Taking your show on the road

472526248_433f67e4a3 Trade shows are an incredibly effective way to introduce your business to a wide array of potential new customers.  When it comes to displays, I have some good news and some bad news.  Want the good news first?  Your competitors’ booths probably stink. 

Ready for the bad news?  Yours probably does too.

Let’s face it — most booths look and behave the same.  Think of the "standards" of a booth.  How many of those do you include with yours?  Is there a way to freshen it up a little?

Here are some rules to think about when you or your agency is working on your display.

~ What’s the point?  Identify the one fact/impression you want everyone to remember from your display.  Not three main points or five.  One.  Once you have communicated that, stop. 

~ Force them to stop.  Do something so visually arresting that people cannot help but stop.  This is not the time to be timid.  Be bold.  Grab them and (figuratively) drag them into your space.  I’m not talking (unless it fits with your brand) something silly.  I am talking relevant but WOW!

~ Think of it like a billboard.  Be brief.  This is not the place to reproduce your sales letter or brochure. 

~ Less is more.  Some companies’ trade show space is like a three-ring circus.  People do not want to walk into chaos.  Having one good, bold idea is much more effective than throwing the kitchen sink at the attendees. 

~ Do it right.  Yes, you are going to have to spend more money.  But, it is an investment that will last for years.  This is not the place to go cheap.  It will be glaringly obvious and speak volumes about your business.

If you’re going to invest the money and time resources to have a presence at a trade show, make sure you maximize that investment by having a display that they’ll remember long after the show doors close.

We’ve all been to plenty of shows.  Think back — what’s the most memorable booth you’ve ever seen and what about it sticks out in your mind?

Flickr photo courtesy of the Image Group.

9 comments on “Taking your show on the road

  1. Cale says:

    Drew, great stuff. Down with lame tradeshow booths. Here’s my all-time favorite (from an invoicing company, no less): http://tinyurl.com/6eh75j

  2. Pam O'Neal says:

    Thanks for tackling this subject. It amazes me when Marketers invest thousands of dollars for exhibit space and don’t clearly articulate what the company does and what it can do for me. A member of my team shared some ideas on how she enticed 3000+ trade show visitors to visit her booth here:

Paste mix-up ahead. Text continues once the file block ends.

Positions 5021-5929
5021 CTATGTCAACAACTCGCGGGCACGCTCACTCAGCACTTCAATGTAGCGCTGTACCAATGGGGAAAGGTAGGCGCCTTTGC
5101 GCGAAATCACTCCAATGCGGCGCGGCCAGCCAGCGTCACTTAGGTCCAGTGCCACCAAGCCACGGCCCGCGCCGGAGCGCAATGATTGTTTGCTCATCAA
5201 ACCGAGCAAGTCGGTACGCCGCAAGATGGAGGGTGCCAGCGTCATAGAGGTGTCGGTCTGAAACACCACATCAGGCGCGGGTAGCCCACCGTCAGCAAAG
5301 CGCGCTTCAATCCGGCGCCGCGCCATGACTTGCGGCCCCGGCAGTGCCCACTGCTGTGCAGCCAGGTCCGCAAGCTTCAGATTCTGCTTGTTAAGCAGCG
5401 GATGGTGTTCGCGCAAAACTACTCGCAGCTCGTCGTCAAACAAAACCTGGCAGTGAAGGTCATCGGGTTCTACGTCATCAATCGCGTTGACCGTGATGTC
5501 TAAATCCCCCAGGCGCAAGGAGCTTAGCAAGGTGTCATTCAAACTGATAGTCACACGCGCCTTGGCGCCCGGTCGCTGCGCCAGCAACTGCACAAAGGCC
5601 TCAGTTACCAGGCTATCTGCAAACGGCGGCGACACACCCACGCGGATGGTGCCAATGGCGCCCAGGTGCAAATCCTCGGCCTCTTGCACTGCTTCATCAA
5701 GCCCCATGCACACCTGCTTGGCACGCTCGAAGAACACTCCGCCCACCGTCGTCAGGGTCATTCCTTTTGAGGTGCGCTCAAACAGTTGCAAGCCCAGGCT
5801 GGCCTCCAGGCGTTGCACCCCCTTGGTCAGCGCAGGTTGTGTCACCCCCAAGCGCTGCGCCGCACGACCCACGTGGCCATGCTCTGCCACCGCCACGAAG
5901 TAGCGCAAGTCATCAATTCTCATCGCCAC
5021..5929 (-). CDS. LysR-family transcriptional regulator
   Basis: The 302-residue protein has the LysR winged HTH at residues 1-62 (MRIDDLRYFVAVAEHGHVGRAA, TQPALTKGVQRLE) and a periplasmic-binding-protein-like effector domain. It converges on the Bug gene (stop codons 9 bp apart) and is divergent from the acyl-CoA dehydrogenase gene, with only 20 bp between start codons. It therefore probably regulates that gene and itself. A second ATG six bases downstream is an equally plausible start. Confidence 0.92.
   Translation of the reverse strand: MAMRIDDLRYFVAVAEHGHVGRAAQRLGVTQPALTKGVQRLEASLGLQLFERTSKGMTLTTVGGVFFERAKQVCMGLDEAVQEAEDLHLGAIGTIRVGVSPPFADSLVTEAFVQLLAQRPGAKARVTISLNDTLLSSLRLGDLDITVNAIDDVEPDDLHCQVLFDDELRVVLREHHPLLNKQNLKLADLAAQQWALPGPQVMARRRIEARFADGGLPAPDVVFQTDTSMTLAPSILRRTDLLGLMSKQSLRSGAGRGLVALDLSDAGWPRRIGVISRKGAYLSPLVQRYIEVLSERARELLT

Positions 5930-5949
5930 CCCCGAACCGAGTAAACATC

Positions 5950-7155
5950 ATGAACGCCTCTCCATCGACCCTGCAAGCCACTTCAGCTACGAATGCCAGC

3. John Rosen says:


    Absolutely spot on. I often feel as if companies (including a few of my clients) think that the only purpose of “going to the show” is to party. I find myself screaming at them: “The purpose is to SELL! The purpose is to MEET CUSTOMERS!” In fact, I had one cliet a few years ago whose sales force (I am not kidding or exaggerating here) had dinner every night with themselves…no customers! Given that behavior pattern, the importance of the booth and its design…and the attendant ability to BRING CUSTOMERS AND PRESS INTO THE BOOTH AND PUT THEM IN THE MOOD TO BUY is paramount.

    By the way, if you or any of your other readers are looking for a trade booth design and construction company, the best I’ve ever worked with is 3DL Design. They are Chicago / Milwaukee based, but design, build, and staff booths all over the world. Here’s a link to their site:


    I assure you…I get no kickback. I can simply say that they have bailed out more than one of my clients under deep deadline and budget pressure over the years.


  4. Karin H. says:

    Hi Drew

    The most rememberable ‘item’ I ever saw during an exhibition was an Oak tree 😉 (A “live” one with a human being in it: Oak design)

    ANd I like to point you to one of my articles of last year: How to have fun during an exhibition

    Karin H. (Keep It Simple Sweetheart, specially in business)

  5. Cale,

    Having met Saul Colt (from FreshBooks) I am not surprised. This is a company that does some brilliant viral marketing. So their booth strategy was right on brand.

    Smart brand…and I’ll bet, smart profits.


  6. Pam,

    I’m with you. The investment is huge. And yet, people seem to approach the whole event as though they had no idea they were going in the first place!


  7. John,

    I’m guessing that most people are not setting goals or measuring success after every trade show. They are the perfect place to spend time with clients and prospects. Everyone is away from the office and in a social mood.

    Thanks for the recommendation on the booth company. I’ll have to check them out! Vendors that can pull your client’s fanny out of the fire (and yours right next to them) are a very valuable find!


  8. Karin,

    How in the heck did they get a live tree (with a person inside) into the showroom?

    Thanks for the link. Now that you’ve done one or more…what would you do differently?


  9. Karin H. says:

    Hi Drew

    No, not in a showroom, in an b-2-b exhibition. And double Dutch English again I’m afraid. The Oak (2 meter high!) was made of cloth etc with a person in it. Branches, twigs and leaves and all, great sight. My friend – who exhibited there too with her computer training business – immediately asked if she could use the ‘suit’ for her scouting group 😉

    As for us doing another b-2-b exhibition? No, not really. The aim was to contact more architects, interior designers and project developers – met some but mostly it were business persons who ask for more information because they wanted a wooden floor in their own home 😉 Got our moneys’ worth from it, but not our goal.

    Karin H.

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